On November 27, 2018, Straker Translations published its first set of results as a public company for the half-year period ending September 30, 2018. The New Zealand-based language service provider (LSP) listed on the Australian Stock Exchange (ASX) on October 22, 2018, raising USD 13.3m in the process and marking the first successful listing of an LSP in years.
Revenues in the first half grew 39% to NZD 12.0M (pro-forma NZD 13.4m or USD 9.1m) compared with the same six-month period in 2017, buoyed by both organic growth and the acquisitions of Germany-based Eule Lokalisierung and Spain’s MSS in mid 2018. The company says it is on track to meet its pro-forma revenue forecast for the year-ending 31 March 2019 of NZD 24.9m (USD 16.9m).
On the bottom line the company generated an adjusted EBITDA profit of NZD 0.11m. In an email to Slator, Straker CEO Grant Straker clarified that the adjustment removes the costs of the IPO and provides a “true reflection of the underlying business.”
Gross margins widened by 130 basis points to 55.3%. Days of sales outstanding (a measure of how fast a company collects its invoices) grew from 60 days to 75 days, which Straker attributes to growth among enterprise customers (large customers tend to leverage their buying power and impose payment terms of up to 90 days).
Commenting on the results, CEO Straker told Slator that “in summary we are growing well, getting operating leverage from our technology, moving into profitability, and have more than NZD 20m in the bank.”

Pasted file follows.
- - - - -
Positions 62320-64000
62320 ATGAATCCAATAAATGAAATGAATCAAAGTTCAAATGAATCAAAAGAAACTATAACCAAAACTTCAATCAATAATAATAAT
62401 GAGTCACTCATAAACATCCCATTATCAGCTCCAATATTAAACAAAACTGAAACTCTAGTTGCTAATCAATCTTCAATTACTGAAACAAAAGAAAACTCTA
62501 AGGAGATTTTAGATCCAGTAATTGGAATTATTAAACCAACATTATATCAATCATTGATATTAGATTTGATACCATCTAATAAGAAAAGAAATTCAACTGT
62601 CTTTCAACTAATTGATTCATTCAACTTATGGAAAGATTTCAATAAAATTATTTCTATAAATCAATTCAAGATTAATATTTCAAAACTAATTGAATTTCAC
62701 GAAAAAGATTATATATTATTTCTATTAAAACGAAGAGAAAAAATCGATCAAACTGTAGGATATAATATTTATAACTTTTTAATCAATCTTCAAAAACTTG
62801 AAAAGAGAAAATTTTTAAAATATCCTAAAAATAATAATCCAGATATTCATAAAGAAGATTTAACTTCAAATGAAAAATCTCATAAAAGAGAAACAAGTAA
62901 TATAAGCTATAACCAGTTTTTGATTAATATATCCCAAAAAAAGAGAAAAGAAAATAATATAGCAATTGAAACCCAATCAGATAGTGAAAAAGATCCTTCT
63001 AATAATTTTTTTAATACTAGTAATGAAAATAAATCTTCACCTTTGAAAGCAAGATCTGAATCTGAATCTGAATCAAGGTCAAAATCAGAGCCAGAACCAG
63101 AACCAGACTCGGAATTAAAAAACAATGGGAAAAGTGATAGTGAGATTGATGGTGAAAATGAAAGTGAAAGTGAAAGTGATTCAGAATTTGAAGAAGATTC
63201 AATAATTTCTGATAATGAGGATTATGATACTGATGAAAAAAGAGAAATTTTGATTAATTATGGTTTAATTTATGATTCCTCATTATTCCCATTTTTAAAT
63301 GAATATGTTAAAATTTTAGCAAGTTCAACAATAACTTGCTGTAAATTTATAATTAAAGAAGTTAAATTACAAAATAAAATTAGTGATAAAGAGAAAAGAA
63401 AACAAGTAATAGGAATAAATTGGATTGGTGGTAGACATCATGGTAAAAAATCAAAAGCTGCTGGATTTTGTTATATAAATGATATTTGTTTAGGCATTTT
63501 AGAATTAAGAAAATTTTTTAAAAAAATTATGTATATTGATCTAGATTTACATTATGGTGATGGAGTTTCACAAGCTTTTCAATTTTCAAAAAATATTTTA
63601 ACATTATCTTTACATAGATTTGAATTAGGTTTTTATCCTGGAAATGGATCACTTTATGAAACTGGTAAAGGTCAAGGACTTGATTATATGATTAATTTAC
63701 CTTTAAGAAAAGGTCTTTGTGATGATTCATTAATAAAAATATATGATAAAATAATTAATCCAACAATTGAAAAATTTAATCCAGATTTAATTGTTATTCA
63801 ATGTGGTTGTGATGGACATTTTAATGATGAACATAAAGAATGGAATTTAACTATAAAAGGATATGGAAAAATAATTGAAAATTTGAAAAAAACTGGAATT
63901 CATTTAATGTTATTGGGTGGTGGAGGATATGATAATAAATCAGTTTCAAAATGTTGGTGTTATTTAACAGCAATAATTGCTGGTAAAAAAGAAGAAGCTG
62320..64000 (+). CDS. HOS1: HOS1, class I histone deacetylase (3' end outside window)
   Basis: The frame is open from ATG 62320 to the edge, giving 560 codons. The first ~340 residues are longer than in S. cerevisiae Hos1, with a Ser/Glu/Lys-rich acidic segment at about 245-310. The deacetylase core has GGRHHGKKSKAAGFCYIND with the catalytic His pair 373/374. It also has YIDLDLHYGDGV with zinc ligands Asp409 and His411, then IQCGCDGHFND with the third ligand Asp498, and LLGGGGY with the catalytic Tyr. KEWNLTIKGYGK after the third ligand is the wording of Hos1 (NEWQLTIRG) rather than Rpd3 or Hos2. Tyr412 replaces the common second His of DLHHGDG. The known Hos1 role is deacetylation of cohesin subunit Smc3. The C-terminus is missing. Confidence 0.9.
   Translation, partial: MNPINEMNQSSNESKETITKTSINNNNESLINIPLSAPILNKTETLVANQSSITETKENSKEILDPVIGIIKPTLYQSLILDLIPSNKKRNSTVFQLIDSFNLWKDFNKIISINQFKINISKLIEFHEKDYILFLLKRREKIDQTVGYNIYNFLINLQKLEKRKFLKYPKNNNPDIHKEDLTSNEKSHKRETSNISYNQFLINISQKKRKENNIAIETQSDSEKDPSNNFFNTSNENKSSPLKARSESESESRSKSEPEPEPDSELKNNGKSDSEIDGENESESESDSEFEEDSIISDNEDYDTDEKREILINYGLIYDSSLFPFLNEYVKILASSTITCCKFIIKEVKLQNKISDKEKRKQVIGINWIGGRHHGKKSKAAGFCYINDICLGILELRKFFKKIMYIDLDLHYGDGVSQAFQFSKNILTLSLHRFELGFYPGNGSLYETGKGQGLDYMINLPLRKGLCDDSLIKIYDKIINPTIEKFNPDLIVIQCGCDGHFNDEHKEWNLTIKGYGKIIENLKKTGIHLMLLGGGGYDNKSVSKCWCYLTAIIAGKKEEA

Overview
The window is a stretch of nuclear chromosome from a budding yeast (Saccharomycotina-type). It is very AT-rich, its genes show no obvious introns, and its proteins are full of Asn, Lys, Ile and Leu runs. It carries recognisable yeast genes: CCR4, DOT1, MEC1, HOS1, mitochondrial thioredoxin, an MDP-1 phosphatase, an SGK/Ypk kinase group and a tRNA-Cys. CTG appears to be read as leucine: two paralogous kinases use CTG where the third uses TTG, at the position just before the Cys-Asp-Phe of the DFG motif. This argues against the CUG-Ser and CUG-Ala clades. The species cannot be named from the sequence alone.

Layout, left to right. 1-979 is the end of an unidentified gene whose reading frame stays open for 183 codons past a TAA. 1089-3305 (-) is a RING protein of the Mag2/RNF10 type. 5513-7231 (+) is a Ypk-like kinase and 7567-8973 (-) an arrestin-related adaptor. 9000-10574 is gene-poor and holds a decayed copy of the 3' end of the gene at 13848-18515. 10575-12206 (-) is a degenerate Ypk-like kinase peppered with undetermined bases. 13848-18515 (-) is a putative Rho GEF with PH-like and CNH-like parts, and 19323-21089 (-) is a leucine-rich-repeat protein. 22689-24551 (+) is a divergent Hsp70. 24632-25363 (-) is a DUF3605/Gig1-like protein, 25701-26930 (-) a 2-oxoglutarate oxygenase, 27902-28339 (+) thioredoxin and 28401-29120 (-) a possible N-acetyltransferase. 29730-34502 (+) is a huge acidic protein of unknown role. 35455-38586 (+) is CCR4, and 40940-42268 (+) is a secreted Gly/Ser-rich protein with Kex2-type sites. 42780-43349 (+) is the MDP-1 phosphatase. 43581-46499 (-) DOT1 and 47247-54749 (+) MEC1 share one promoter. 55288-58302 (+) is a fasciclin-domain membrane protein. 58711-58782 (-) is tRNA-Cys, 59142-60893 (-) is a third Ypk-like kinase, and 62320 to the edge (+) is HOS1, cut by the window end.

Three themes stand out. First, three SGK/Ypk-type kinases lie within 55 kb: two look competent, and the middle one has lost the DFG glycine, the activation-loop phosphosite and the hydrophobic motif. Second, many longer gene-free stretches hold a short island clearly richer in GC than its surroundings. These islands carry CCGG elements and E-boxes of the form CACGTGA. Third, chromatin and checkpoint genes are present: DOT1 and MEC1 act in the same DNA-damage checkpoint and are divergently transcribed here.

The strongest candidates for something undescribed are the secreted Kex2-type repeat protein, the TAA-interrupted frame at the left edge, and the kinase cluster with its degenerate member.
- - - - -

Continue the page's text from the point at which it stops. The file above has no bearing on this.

In the investor presentation, the company said it will expand its Google AdWords strategy into Japan, Germany and Spain, where it has acquired new oﬃces. Spending on search generates business from what has often been referred to as the “long tail” of translation demand, where buyers look online for translation services for a one-off job. However, typically a small percentage of such enquiries can be converted into recurring business and potentially even much larger enterprise contracts.
Dry Powder for Acquisitions
Regarding acquisitions, Straker pointed to its “very healthy balance sheet” and sees no “internal bottlenecks for further acquisitions”. The company highlighted that “80% of the translation industry are companies with revenues below USD 5m” and explained that Straker’s “focus is on templating the acquisition and integration of USD 3-5m revenue companies.”
One of the ways Straker seeks to expand margins and improve profitability is to pay translators by the hour and invoice clients on a per word basis. The company says it has automated a substantial part of its supply chain, streamlining certain project management tasks and embedding MT post-editing into the workflow. Straker calls this a Hybrid Translation Model.
1,000 Words per Hour
To illustrate efficiency gains from leveraging the per-word (clients) and per-hour (translators) model, the company disclosed that in 2015 it paid English to French freelancers on average USD 27 per hour for 469 words of hourly output but has since increased this to 1,023 words per hour for an average hourly pay of USD 28.
At press time, shares in Straker (STG) traded at AUD 1.49, marginally down from its original offer price at IPO but down from the AUD 1.91 all-time high. Current market capitalization stands at AUD 78.3 (USD 56m) or 3.4x times revenue.
Correction: A previous version of this article put the market cap at “nearly five times revenues”, which was inaccurate. It’s 3.4x times revenues.